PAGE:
Sikh Bridal Jewellery Tradition
Punjab is the land of prosperity and people here love to enjoy life and celebrate. This vigour reflects in the type of celebrations they have, especially the weddings. In Punjabi culture, ornaments give a very bold expression. Punjabi brides are known for their versatile and innovative style of jewellery.
On the day of the wedding, the Sikh bride wears Kundan ornaments:
Kundan Bali – Heavy Earrings with stones
Kundan Manek Chudi – Bangles worn on the wrists
Kundan Choker encrusted with rubies and pearls in the kundan style – This ornament signifies Sikh culture, which is also a huge trend amongst B-town celebrities these days
A Sikh bride always wears a ’Haath Panja’, a stunning ornament covering the back of the palm, on both hands
A Punjabi bride’s jewellery kit is incomplete without a Nath (Nose Ring), which adds the final touches to her bridal look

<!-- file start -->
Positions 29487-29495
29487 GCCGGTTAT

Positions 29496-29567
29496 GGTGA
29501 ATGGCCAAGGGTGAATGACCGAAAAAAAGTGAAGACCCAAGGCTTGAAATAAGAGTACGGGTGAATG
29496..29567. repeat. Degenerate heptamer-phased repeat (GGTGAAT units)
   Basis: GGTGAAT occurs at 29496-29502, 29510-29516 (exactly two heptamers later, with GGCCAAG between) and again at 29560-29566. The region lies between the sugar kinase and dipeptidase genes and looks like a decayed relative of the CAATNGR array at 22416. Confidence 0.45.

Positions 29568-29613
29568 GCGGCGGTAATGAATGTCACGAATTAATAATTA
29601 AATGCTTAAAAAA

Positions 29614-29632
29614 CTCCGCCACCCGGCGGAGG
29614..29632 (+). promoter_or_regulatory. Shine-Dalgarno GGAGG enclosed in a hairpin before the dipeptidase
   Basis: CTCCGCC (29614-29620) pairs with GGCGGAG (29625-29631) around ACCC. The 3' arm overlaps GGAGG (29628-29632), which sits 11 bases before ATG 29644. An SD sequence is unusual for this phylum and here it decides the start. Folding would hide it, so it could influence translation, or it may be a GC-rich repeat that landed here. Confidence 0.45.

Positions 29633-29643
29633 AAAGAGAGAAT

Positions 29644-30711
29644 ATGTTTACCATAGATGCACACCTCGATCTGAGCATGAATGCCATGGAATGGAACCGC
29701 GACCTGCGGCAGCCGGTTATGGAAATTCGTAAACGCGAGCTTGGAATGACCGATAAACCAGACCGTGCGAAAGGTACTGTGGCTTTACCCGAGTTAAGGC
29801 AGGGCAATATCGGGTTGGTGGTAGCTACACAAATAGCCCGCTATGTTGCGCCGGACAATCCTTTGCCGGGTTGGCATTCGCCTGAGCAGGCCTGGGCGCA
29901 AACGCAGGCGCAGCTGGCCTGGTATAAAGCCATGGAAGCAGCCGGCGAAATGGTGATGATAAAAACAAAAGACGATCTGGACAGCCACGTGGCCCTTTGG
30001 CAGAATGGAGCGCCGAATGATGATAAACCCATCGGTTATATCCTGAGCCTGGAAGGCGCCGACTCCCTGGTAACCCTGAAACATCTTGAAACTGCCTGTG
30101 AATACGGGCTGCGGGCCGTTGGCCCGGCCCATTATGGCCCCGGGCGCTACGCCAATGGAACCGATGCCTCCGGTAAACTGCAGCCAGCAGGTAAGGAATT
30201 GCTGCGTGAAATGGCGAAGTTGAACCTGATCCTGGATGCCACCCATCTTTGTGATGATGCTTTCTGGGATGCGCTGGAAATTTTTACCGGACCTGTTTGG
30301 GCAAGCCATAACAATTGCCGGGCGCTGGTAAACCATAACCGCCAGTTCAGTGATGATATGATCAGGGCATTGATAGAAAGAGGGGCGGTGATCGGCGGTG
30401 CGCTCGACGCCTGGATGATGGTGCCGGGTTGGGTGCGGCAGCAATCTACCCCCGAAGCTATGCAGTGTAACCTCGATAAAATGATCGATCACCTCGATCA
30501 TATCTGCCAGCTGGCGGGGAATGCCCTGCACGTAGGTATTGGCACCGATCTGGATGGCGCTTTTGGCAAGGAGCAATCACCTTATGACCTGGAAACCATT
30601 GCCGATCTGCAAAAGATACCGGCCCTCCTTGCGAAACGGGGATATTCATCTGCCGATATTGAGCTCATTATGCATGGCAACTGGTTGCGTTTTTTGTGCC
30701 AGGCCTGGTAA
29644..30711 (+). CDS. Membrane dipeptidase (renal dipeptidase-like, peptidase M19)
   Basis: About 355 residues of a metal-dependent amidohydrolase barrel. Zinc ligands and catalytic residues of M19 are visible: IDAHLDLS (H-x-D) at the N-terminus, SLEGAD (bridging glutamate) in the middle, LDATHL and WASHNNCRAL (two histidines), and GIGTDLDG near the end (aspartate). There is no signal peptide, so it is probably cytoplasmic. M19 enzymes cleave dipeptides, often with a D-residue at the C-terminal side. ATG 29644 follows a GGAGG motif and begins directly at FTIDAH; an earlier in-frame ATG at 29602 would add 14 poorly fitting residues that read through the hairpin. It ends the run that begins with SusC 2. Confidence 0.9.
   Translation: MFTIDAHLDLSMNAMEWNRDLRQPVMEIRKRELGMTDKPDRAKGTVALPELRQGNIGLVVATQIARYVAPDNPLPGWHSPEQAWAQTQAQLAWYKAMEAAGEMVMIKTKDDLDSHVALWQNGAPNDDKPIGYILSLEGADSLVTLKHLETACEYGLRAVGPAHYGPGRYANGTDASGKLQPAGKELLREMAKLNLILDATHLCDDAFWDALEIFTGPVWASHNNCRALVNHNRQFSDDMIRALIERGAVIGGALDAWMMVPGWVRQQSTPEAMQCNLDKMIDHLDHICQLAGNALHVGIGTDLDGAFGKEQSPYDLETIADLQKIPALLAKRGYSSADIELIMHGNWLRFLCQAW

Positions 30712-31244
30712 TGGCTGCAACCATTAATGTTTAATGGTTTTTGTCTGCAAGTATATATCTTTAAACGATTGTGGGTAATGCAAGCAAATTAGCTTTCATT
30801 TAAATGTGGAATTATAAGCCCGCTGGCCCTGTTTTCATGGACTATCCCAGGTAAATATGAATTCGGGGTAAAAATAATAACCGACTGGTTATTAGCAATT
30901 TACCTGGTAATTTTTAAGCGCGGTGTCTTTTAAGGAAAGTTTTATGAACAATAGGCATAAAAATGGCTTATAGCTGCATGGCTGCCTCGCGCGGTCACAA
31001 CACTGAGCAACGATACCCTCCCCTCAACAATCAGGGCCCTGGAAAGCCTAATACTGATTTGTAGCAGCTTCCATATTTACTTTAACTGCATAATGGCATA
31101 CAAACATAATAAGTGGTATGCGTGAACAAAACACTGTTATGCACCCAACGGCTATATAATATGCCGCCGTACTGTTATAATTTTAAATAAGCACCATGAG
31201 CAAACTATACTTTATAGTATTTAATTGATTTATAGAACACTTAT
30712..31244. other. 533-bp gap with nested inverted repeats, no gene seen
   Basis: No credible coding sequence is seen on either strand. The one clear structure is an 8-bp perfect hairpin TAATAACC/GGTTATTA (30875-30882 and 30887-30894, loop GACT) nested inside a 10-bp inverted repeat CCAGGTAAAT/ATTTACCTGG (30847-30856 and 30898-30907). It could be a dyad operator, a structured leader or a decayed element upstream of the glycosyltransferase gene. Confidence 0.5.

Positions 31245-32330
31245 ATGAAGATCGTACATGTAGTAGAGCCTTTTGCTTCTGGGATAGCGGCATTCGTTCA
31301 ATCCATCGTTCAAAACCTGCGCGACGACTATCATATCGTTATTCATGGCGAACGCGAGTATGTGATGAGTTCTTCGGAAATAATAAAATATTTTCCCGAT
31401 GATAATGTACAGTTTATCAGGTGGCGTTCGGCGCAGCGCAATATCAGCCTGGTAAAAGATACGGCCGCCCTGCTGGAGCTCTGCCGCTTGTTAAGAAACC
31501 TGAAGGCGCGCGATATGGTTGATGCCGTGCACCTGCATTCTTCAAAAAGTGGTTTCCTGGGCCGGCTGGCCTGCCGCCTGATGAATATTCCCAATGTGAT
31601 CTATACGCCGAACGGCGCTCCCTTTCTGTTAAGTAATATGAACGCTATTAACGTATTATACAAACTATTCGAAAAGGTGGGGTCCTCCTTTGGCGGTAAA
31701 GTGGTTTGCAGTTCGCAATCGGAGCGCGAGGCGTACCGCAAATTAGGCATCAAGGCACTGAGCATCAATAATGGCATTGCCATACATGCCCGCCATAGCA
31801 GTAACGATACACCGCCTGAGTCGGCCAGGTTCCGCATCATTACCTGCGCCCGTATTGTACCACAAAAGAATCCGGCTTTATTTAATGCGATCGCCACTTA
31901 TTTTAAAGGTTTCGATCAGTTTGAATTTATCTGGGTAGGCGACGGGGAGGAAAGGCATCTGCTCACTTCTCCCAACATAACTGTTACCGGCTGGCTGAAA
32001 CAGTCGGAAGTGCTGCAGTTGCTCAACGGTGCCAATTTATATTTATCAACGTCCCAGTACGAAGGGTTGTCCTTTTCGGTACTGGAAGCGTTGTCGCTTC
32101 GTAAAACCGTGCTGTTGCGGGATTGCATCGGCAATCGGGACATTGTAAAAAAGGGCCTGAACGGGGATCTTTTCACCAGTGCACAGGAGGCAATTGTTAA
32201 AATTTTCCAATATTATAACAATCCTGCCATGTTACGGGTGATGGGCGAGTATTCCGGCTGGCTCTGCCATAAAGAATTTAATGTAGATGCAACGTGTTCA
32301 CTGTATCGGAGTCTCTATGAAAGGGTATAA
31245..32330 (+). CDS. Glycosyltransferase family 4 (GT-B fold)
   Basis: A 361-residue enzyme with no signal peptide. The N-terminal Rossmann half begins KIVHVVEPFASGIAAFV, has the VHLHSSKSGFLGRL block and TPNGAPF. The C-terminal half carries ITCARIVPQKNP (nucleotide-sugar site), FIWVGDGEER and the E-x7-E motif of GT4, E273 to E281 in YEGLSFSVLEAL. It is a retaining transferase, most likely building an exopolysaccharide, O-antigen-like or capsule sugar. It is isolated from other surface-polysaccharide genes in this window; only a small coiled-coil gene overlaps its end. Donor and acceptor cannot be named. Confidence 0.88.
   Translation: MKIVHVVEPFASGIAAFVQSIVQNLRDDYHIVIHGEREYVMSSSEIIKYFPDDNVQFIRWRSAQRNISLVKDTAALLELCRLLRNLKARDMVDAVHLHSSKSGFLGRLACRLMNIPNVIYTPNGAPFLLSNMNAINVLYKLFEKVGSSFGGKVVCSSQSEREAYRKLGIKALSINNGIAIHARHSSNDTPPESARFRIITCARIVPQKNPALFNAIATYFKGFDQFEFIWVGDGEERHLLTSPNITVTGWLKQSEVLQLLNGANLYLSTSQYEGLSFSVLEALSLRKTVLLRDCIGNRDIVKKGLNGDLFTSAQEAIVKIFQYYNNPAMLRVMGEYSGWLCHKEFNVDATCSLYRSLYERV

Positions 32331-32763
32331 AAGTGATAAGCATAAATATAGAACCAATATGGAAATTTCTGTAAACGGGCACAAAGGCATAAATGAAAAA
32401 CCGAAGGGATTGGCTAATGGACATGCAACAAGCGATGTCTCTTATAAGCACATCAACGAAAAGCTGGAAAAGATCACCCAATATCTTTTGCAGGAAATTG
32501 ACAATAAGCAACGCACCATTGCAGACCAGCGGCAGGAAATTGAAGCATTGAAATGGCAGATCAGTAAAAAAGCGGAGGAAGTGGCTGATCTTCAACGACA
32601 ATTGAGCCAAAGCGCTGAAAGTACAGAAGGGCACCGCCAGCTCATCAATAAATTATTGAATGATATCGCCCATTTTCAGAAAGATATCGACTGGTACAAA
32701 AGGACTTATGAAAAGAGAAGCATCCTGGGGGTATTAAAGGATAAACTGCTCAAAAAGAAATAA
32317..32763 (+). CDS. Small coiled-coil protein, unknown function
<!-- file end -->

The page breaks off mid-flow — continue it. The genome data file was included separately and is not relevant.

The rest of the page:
A ‘Maang Tikka’ also constitutes an important part of Sikh jewellery. It consists of a pendant and a chain with a hook at the end – the chain is worn along the parting of the hair. The hook is used to attach it to the hair so that the pendant is on the forehead just beyond the hairline.
A jewellery ritual in a Sikh Wedding is the Choodaa Ceremony. The choodaa or the bangle ceremony is a ritual in which the maternal uncle and aunt of the bride embellish the bride’s wrist with white and red bangles. An ornament made of gold or silver known as ‘Kalire’ is tied to these bangles. Gold bangles, passed down from generation to generation are also handed down, and it is an emotionally charged moment when the bride receives her inheritance to take away with her to her husband’s house.